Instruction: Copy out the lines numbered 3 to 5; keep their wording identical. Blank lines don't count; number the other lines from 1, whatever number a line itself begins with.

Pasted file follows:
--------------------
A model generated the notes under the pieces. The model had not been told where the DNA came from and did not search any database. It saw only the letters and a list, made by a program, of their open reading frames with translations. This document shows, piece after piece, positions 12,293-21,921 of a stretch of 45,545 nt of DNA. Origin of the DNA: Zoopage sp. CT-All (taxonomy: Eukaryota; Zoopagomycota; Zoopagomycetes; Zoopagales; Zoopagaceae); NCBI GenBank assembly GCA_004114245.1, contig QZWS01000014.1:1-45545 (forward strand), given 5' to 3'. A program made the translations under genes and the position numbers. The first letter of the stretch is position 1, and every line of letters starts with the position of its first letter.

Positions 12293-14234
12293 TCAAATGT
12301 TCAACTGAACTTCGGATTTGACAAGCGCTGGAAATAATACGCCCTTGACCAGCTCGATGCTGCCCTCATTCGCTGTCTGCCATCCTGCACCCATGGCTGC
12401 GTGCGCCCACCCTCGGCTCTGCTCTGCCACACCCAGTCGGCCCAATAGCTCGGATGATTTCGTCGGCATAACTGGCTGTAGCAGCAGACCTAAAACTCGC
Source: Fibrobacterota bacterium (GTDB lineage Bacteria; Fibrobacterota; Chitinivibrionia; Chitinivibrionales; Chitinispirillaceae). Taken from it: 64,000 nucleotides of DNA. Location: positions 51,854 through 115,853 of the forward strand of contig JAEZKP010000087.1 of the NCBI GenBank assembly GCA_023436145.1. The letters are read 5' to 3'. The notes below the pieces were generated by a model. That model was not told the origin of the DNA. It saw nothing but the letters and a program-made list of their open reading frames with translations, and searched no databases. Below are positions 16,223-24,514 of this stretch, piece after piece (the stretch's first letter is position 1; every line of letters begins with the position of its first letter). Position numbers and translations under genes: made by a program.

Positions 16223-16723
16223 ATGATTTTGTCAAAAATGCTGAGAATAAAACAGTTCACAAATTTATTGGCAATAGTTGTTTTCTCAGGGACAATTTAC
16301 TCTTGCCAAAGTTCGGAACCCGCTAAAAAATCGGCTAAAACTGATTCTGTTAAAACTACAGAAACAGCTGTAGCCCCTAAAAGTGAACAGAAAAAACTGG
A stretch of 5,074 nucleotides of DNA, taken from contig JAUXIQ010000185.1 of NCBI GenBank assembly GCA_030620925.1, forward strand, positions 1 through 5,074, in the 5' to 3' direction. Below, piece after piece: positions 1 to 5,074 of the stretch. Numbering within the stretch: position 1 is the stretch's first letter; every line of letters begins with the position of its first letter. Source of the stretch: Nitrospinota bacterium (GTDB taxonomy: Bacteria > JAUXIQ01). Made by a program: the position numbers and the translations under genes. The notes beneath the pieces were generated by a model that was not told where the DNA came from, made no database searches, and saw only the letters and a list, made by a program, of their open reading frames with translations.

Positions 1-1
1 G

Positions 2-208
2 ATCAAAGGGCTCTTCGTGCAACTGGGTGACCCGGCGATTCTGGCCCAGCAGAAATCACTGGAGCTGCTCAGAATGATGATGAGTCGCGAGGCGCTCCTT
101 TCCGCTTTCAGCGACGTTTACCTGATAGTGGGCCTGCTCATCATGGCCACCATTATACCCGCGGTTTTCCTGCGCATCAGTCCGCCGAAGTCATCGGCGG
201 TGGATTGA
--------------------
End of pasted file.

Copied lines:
12293 TCAAATGT
12301 TCAACTGAACTTCGGATTTGACAAGCGCTGGAAATAATACGCCCTTGACCAGCTCGATGCTGCCCTCATTCGCTGTCTGCCATCCTGCACCCATGGCTGC
12401 GTGCGCCCACCCTCGGCTCTGCTCTGCCACACCCAGTCGGCCCAATAGCTCGGATGATTTCGTCGGCATAACTGGCTGTAGCAGCAGACCTAAAACTCGC